Small stop loss
There is a common mistake that cannot be ignored at all - these are small stop-losses. Setting very small stop-losses of 10, 20 and even 30 points is absolutely unproductive. If you and I try to set a small stop on our deal, then in fact it is tantamount to the fact that we are in a hurry to quickly fix a loss, literally as soon as it appears before our eyes. And movements of less than thirty points in the market in general, as you know, are often "random noise". And on such volatile (nimble) pairs as GBP / JPY, EUR / GPY, sometimes even movements up to 50 pips are all “random noise”. The sequence of price fluctuations within this “random noise” cannot be predicted. Whoever and whenever suggested various theories on this matter, as a rule, their accuracy is akin to the accuracy of predictions of the winning numbers that fell out in the lottery. This is not at all surprising, because the very process of small fluctuations is really, in the main, random. Naturally, we would not really want the market to take out our stops and reduce our deposits during this “random noise”.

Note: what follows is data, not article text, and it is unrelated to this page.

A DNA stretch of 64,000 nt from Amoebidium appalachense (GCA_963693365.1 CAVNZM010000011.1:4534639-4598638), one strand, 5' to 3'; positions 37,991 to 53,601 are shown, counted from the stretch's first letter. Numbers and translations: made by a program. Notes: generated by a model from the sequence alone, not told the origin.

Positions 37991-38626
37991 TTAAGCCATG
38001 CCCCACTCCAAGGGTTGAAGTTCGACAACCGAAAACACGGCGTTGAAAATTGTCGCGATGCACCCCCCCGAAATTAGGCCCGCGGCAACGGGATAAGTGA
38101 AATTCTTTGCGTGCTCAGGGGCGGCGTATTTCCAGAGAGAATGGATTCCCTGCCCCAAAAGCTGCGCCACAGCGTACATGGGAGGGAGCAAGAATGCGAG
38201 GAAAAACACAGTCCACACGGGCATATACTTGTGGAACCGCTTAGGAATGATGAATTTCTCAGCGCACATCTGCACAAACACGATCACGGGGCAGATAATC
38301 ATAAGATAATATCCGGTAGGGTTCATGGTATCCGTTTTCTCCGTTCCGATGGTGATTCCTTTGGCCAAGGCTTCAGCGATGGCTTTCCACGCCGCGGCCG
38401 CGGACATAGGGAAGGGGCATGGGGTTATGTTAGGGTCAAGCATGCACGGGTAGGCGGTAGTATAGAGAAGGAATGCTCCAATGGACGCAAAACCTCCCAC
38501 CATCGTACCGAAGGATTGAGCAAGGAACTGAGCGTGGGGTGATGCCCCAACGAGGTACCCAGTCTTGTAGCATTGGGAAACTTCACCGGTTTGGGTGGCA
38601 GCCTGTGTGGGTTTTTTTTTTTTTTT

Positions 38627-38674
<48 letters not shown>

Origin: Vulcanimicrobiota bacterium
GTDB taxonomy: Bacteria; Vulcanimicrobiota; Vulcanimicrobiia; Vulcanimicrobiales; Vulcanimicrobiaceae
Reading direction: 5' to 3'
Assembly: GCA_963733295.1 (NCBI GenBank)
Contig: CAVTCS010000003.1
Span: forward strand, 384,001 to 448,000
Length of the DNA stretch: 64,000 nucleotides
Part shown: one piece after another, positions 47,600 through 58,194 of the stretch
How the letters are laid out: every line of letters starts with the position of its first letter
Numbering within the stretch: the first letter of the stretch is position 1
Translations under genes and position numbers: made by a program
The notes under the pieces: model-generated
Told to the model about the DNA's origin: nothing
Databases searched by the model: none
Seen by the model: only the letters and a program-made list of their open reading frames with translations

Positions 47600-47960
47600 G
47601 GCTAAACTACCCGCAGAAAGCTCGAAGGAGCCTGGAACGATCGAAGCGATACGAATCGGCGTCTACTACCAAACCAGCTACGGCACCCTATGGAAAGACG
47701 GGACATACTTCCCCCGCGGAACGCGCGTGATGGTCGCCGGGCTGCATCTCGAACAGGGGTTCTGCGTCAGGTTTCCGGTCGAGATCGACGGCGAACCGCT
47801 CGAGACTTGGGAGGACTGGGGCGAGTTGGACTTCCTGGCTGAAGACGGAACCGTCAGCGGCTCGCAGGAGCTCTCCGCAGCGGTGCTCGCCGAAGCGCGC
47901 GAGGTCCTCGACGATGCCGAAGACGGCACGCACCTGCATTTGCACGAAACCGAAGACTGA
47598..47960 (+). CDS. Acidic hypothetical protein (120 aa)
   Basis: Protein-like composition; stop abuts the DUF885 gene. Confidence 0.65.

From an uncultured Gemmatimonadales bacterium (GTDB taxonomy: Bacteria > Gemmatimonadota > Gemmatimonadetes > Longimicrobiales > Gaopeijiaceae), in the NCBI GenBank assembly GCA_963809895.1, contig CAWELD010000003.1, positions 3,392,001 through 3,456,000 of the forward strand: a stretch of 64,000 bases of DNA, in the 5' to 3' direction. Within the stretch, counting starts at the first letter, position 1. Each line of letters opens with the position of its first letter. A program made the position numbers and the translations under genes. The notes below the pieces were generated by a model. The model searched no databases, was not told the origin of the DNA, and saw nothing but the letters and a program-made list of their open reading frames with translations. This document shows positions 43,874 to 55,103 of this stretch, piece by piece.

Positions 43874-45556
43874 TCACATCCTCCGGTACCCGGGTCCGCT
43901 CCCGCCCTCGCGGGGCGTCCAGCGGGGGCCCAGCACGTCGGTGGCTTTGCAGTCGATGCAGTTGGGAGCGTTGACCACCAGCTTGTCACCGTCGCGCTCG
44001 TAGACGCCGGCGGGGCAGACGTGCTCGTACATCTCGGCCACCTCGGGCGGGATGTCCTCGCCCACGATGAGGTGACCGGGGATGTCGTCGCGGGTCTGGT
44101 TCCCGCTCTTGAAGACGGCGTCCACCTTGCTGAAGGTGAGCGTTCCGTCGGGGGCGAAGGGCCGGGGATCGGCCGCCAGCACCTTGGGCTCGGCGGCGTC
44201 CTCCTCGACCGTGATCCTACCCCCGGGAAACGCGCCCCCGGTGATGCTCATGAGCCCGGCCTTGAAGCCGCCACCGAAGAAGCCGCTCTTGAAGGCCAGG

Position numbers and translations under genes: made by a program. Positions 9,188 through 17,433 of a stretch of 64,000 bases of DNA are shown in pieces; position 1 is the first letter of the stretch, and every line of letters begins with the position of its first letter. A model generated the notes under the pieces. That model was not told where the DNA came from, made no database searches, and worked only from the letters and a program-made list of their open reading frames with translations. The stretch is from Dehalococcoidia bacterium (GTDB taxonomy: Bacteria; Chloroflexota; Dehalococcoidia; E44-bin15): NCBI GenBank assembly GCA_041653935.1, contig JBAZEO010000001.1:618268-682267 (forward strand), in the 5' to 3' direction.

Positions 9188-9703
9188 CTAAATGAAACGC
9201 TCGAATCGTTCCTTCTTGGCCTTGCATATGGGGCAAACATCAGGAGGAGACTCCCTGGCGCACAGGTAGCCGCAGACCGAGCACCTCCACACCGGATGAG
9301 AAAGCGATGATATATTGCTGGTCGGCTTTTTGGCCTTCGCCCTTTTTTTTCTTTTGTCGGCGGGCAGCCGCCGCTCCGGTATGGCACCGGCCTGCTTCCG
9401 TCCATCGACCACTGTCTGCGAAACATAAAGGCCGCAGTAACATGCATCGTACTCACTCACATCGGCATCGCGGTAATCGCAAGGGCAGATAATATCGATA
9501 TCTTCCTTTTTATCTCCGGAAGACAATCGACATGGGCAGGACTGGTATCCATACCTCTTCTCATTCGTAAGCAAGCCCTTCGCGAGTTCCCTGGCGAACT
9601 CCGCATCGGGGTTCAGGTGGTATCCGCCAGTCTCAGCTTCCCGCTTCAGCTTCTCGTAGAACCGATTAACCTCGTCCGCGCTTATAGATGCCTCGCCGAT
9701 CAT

We must not forget that the big banks that dominate the market are not at all averse to hunting for the small stops we have set. It costs them nothing to move the market ten, twenty or thirty points with a big buy or sell. It is no longer so easy to move prices by more points. Therefore, if you and I want to achieve a positive end result, then the desire to set a small stop is our biggest enemy. Reinsurers who place small stops take much greater risk than those who place slightly larger stops at a reasonable distance, out of the reach of random price movements or the deliberate play of big banks against small players.
The first axiom of a correctly placed stop loss: it should not be triggered as quickly as possible, but only if the direction of price movement changes significantly. That is, the deal should be closed with a minus not earlier than it becomes clear: the chances of price movement in our direction are illusory or rather random. In other cases, as a rule, it makes no sense to close a deal with a loss.